Half a billion Yahoo accounts have been hacked, the company revealed Thursday.
That’s 300 million more accounts than were indicated in earlier reports. Yahoo is advising people who haven’t changed their password since late 2014 to do so.
The information accessed by the hacker could be your name, phone number, date of birth, back-up e-mail addresses, or an encrypted version of your password. In a blog post and an e-mail to affected users, Chief Information Security Officer Bob Lord said that the ongoing investigation indicates that unencrypted passwords and financial information like credit card numbers or bank account numbers were not accessed by the hacker.
Even if you only use your Yahoo account to sign up for websites you would rather not give the e-mail address you actually use, you should still probably change your password.
It’s never a good time to have a hacker gain access to 500 million of your company’s accounts, but this is an especially sub-optimal time for Yahoo. Verizon agreed to buy the company for $4.8 billion in July, but the deal isn’t set to close until the first quarter of 2017.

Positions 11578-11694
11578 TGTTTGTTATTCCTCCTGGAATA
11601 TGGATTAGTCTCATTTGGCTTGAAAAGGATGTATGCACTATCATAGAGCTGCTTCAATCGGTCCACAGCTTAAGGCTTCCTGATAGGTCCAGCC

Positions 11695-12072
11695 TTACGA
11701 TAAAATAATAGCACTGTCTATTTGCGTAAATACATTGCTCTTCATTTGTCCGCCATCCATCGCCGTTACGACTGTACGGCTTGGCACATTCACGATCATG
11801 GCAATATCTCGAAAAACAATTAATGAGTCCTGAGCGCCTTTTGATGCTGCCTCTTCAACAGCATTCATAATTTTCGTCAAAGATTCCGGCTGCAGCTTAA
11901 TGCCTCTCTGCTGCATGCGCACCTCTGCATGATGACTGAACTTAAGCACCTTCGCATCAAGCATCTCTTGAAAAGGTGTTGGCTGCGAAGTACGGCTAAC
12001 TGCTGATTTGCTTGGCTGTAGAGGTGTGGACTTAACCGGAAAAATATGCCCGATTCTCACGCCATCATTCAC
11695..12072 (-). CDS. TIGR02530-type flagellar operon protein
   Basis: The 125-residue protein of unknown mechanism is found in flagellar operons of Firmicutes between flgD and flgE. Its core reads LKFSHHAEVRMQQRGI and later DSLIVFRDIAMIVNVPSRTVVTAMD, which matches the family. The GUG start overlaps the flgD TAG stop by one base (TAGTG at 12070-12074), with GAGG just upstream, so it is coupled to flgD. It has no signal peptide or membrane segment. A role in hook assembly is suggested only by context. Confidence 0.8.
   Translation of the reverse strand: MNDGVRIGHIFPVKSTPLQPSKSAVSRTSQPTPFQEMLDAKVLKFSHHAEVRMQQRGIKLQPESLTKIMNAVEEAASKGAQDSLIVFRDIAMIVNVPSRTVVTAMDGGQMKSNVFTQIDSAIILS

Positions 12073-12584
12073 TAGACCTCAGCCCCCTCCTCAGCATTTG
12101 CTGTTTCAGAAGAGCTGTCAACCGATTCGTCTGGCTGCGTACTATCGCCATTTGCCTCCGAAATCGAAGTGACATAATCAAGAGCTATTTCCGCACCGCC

The deal has been seen as a way for Verizon to leverage Yahoo’s massive digital ad sales apparatus and data collection, an ability that could be severely compromised by the hack and expose both companies to liability.
News of a possible hack surfaced in August, when a hacker known as “Peace” claimed to be offering up information like names and birth dates associated with 200 million Yahoo accounts. The price for this massive amount of information? A mere $1,850 (3 bitcoin).
Read a copy of the e-mail Yahoo sent to its users below:
- We are taking action to protect our users:
We are asking potentially affected users to promptly change their passwords and adopt alternate means of account verification.
We invalidated unencrypted security questions and answers so they cannot beused to access an account.
We are recommending that all users who haven’t changed their passwords since 2014 do so.
We continue to enhance our systems that detect and prevent unauthorized access to user accounts.
We are working closely with law enforcement on this matter.
- Change your password and security questions for any other accounts on which you used the same or similar information as the ones used for your Yahoo account.
- Review your accounts for suspicious activity.
- Be cautious of any unsolicited communications that ask for your personal information or refer you to a web page asking for personal information.
- Avoid clicking on links or downloading attachments from suspicious emails.
- Additionally, please consider using Yahoo Account Key, a simple authentication tool
- that eliminates the need to use a password altogether.